|Publication number||US7356365 B2|
|Application number||US 10/884,298|
|Publication date||Apr 8, 2008|
|Filing date||Jul 2, 2004|
|Priority date||Jul 9, 2003|
|Also published as||US20050059868, WO2005007215A2, WO2005007215A3|
|Publication number||10884298, 884298, US 7356365 B2, US 7356365B2, US-B2-7356365, US7356365 B2, US7356365B2|
|Inventors||Matthew J. Schurman|
|Original Assignee||Glucolight Corporation|
|Export Citation||BiBTeX, EndNote, RefMan|
|Patent Citations (92), Non-Patent Citations (68), Referenced by (4), Classifications (8), Legal Events (5) |
|External Links: USPTO, USPTO Assignment, Espacenet|
Method and apparatus for tissue oximetry
US 7356365 B2
In accordance with the invention, the oxygenation of blood-profused tissue is measured by shining light into the profused tissue and analyzing the light reflected within the tissue. The light is reflected by cell walls in the tissue and is partially absorbed by hemoglobin in the blood. Since the extent of absorption is sensitive to the extent of hemoglobin oxygenation, measurement and processing of the reflected light provides a measure of the oxygenation of the blood. In one embodiment, the method is applied to measure the oxygenation of blood within the tympanic membrane (ear drum).
1. A method of tissue oximetry on a human or animal subject comprising the steps of:
providing light of at least two different wavelengths, the light of the two wavelengths having different absorption and different reflectivity from oxygenated hemoglobin and deoxygenated hemoglobin, respectively;
splitting the light into a sample beam and a reference beam;
illuminating tissue of the subject with the sample beam, the sample beam being moved to at least two spatially distinct illuminated interaction regions to reduce a speckle effect;
collecting light reflected from within the illuminated tissue;
interfering the reflected light with reference light from the reference beam, the reference light being adjusted in phase to constructively interfere with the reflected light; and
measuring the interfered light and processing the measurements to determine the oxygen content of hemoglobin in the tissue.
2. The method of claim 1 wherein the light is provided by one or more low coherence sources.
3. A method of tissue oximetry on a subject comprising the steps of:
providing a low coherence interferometer comprising a sample arm, a reference arm, a reference arm reflector and one or more detectors;
providing a light source for illuminating tissue of the subject and the reference arm;
positioning the sample arm, to sample the light reflected from within the tissue, the sample arm configured to reduce a speckle effect by averaging reflected light from at least two spatially distinct interaction regions;
interfering light reflected from the tissue and light from the reference arm reflector, the light from the reference arm reflector adjusted to constructively interfere with the light reflected from the tissue; and
detecting and processing the interfered light to yield a measurement of blood oxygenation.
4. The method of claim 3 wherein processing comprises processing by computer or microprocessor.
5. The method of claim 3 further comprising the step of increasing the absorption profile by adjusting the pathlength of the reference arm.
6. An apparatus for tissue oximetry of an animal or human subject comprising:
one or more sources of light to provide light at two different wavelengths that respectively absorb and reflect differently from oxygenated hemoglobin;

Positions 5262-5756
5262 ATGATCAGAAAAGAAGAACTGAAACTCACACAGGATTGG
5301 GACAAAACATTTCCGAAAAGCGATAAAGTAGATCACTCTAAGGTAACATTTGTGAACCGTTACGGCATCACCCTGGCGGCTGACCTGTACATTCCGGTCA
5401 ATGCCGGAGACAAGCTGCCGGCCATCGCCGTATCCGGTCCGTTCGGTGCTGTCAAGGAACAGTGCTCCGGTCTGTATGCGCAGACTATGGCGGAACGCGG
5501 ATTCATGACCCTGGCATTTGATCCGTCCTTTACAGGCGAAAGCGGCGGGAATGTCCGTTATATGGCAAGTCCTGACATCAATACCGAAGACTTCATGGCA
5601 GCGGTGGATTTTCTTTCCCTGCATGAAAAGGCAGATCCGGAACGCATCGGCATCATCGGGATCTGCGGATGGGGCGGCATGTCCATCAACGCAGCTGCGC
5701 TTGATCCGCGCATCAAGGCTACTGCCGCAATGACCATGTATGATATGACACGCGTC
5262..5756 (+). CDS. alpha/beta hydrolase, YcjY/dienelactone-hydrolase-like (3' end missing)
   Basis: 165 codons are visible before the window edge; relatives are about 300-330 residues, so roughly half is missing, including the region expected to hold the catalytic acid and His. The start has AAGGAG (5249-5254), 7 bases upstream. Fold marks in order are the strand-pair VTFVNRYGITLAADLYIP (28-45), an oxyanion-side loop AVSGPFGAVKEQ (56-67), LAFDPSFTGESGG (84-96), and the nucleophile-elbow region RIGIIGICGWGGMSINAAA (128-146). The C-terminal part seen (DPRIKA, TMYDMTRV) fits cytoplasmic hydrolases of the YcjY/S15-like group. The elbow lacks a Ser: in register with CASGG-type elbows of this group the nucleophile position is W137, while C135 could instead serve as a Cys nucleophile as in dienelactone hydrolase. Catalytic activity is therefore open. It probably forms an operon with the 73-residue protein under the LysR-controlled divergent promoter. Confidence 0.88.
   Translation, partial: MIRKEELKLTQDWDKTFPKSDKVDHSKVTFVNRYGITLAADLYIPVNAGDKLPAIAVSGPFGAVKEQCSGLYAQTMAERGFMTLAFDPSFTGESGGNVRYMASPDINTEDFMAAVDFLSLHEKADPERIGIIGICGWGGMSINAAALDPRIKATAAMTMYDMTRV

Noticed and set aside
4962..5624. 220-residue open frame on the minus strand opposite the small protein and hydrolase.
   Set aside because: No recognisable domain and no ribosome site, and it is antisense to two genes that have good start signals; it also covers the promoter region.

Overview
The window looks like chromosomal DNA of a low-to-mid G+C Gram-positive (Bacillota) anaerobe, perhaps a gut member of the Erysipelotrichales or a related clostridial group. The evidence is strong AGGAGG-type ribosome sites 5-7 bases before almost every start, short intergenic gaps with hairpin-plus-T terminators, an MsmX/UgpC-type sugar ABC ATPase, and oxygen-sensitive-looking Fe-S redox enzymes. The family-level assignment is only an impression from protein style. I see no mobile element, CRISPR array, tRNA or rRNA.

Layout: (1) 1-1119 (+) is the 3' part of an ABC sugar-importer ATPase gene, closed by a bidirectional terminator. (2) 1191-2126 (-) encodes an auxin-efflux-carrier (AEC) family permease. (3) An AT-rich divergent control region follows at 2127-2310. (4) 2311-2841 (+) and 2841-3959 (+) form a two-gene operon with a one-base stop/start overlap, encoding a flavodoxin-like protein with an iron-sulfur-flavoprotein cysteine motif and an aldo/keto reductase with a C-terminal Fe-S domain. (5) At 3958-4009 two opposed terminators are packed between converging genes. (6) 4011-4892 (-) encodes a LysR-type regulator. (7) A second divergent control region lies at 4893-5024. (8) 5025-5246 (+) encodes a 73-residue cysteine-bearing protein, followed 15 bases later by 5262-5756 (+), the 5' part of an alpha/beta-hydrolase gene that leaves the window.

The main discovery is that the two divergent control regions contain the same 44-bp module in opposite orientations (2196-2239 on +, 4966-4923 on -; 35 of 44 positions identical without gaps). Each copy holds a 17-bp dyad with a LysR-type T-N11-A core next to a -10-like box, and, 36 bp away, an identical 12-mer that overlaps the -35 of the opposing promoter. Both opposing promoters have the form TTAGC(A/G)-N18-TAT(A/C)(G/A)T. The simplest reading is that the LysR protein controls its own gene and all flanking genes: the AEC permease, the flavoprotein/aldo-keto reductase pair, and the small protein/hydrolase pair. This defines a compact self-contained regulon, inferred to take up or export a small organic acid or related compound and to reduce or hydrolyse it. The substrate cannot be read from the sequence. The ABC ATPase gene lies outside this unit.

a first light path to direct a beam of light from the sources onto the tissue of the subject and to receive reflected light from the tissue, the first light path configured to reduce a speckle effect by averaging reflected light from at least two spatially distinct interaction regions;
a second light path to direct a beam of reference light from the one or more sources to a phase adjuster;
an interferometer to interfere the reflected light with the phase adjusted reference light, the phase adjustment of the reference light chosen to select by constructive interference, the light reflected from tissue comprising blood;
one or more photodetectors to measure the interfered light; and
a processor to determine the oxygenation of the blood from the measurements.
7. The apparatus according to claim 6 wherein the sources are low coherence sources and the interferometer comprises a low coherence interferometer.
8. The apparatus according to claim 6
wherein the interferometer comprises:
a beam splitter to split the light into a sample beam and a reference beam, and
a reference light path to direct the reference beam from the phase adjuster into interference with the reflected light from the tissue,
wherein the first light path comprises at least one light guide for directing light from the one or more sources onto the tissue of the subject and to receive light reflected from within the tissue.
9. The apparatus of claim 6 wherein the beam splitter comprises a 2×2 optical splitter.
10. The apparatus of claim 6 wherein the second light path comprises a reflector to adjust the path length.
11. The apparatus of claim 6, wherein the one or more photodetectors comprise a photodiode.
12. The apparatus of claim 6 wherein at least one light source comprises a light emitting diode (LED) or a superluminescent diode (SLED).
CROSS-REFERENCE TO RELATED APPLICATIONS
This application claims the benefit of U.S. Provisional Application No. 60/485,761 filed by Matthew J. Schurman on Jul. 9, 2003 and entitled Method and Apparatus For Brain Oximetry, which application is incorporated herein by reference.
FIELD OF THE INVENTION
The invention pertains to a method and apparatus for measuring the oxygenation of blood-profused biological tissue (tissue oximetry), and more specifically to a method and apparatus for tissue oximetry using low coherence interferometry or optical coherence tomography.